The time dimension increases the complexity of application development for software developers that are building logic with conditional statements (rules) that need to change over time.

“Time is an observed phenomenon, by means of which human beings sense and record changes in the environment and in the universe. Time has been called an illusion, a dimension, a smooth-flowing continuum, and an expression of separation among events that occur in the same physical location.” —

Imagine that you wake up in the middle of the night to the sound of your dog barking. You then hear footsteps from your kitchen. Just as you’re about to call the police, you remember that your friend Tom is sleeping at your place over the weekend and it’s probably just him getting something from the kitchen. As you hear the familiar sound of the fridge door and bottles clinking, you are now sure it’s him and immediately go back to sleep.

What we can see with this short story is that the order of events in time, in combination with their joined likelihood is what triggers us to take further action. In the previous section, we have introduced formal logic, which would govern the world if the world was a static place. It isn’t.

If we were to look for a safe refuge in computer language to help us deal with the time dimension while building logic, similarly to what music notes are doing for music, we would find nothing.

music image

To deal with time in the code, all we have at our disposal is a “CPU clock”. We often make use of UML State/Flow diagrams to help us with time, but UML is a “language” for specifying, visualizing, constructing, and documenting the artifacts of the software system. UML helps us communicate what we want to build, it’s not a framework for building software.

With the introduction of time, the developer needs not only to understand the different pathways and the results of those pathways (as explained in this blog post on formal logic and inductive reasoning), but she also has to grasp how these pathways change over time.

In other words, time adds complexity. The right rules engine will abstract away the complexity so you can build time-bound logic, but in order to do that it should support the following:

1. Dealing with the past (handling expired or soon-to-expire information)

You often have to use information that is only valid for a fixed period of time or merge data streams that are not fully in sync. This is important in connected home, connected building or industry 4.0 applications. Here are a couple of specific examples to IoT:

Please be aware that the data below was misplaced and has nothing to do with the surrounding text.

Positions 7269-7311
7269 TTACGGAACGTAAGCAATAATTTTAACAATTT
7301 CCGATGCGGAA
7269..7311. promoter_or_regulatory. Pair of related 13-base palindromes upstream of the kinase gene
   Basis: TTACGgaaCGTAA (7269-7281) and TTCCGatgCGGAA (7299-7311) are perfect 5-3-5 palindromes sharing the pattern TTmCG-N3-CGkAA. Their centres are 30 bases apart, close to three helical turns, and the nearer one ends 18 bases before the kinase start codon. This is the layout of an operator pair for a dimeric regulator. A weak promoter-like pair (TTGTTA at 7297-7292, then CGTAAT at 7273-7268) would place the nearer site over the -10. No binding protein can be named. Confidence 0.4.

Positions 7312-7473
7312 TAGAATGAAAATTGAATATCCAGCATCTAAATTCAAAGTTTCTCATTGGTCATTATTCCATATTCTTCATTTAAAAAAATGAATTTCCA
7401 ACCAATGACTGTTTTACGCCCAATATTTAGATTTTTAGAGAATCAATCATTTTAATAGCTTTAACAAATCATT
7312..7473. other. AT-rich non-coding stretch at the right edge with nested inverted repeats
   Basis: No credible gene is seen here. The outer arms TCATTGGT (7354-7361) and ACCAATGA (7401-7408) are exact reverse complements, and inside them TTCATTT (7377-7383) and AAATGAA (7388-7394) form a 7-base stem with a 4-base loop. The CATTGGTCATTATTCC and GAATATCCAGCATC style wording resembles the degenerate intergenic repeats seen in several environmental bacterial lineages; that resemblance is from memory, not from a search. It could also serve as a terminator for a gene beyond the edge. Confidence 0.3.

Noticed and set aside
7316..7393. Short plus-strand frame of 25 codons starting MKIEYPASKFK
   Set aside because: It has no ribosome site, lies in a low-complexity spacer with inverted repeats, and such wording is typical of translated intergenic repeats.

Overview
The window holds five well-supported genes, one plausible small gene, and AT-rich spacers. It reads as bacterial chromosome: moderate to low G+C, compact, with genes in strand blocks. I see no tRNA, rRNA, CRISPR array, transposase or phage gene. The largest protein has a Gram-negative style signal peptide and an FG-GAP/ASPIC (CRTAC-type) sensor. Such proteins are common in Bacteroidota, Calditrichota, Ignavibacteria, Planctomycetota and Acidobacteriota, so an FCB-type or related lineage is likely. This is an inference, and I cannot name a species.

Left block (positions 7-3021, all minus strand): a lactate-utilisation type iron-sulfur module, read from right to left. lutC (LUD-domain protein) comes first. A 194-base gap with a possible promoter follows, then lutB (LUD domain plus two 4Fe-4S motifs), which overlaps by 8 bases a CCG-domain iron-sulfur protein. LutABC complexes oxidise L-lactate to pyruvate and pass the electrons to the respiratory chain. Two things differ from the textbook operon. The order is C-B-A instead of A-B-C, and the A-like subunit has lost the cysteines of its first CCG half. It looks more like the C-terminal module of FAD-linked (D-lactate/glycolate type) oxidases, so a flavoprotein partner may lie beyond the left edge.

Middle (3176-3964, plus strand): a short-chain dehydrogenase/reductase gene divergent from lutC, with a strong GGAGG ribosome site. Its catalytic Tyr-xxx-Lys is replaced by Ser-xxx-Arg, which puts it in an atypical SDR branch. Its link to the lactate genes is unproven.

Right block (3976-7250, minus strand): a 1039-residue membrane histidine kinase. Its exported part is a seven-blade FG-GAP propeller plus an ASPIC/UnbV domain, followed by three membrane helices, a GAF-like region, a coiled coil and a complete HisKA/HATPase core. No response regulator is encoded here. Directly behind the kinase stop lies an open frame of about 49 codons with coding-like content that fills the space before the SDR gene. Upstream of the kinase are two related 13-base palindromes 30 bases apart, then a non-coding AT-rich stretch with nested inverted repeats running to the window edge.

• If there is motion in the living room, followed by motion in the sleeping room, then (…)
  • If there is motion in the living room but no motion in the sleeping room within the next 5 minutes, then (…)
  • Apply this rule only if temperature and humidity data from two different sensors comes no more than 10 seconds apart
  • Check if the state of the machine has changed between two consecutive measurements (and within a window)

2. Dealing with the present (combining asynchronous and synchronous information)

You often times need to combine asynchronous data flows (streaming IoT
device data) with synchronous information (polling cloud service API endpoints) at the time a rule is executed.

A simple user requirement such as: “Send an SMS alert whenever the freezer temp is above 4 degrees” translates into this rule: “When the freezer’s temperature is above 4 degrees, check the asset database (over API) to find the location of the warehouse where the freezer is. Then check the weather at that location (to verify if it is not too warm outside). Then create a ticket in the CRM database, before sending SMS to the person that operates the building in which the freezer is located”.

3. Dealing with the future (forecasting for prediction and anomaly detection)

Anomaly detection is typically derived from time series data and it is usually formulated in two different ways:

finding outliers (values that are highly above or below the average / rolling average) or finding the time window in which the standard deviation is higher than the expected value
data points that differ too much from expected values – which are mostly statistically derived. In this case, anomaly detection and forecast rely on the capability of the rules engine to find a good “fitting algorithm” for the observed measurements.

We argue in our white paper How To Choose a Rules Engine: Seven Things to Look at When Automation for IoT that logic and time are two of the biggest challenges that using a rules engine can solve. A third one is brought about by the concept of uncertainty.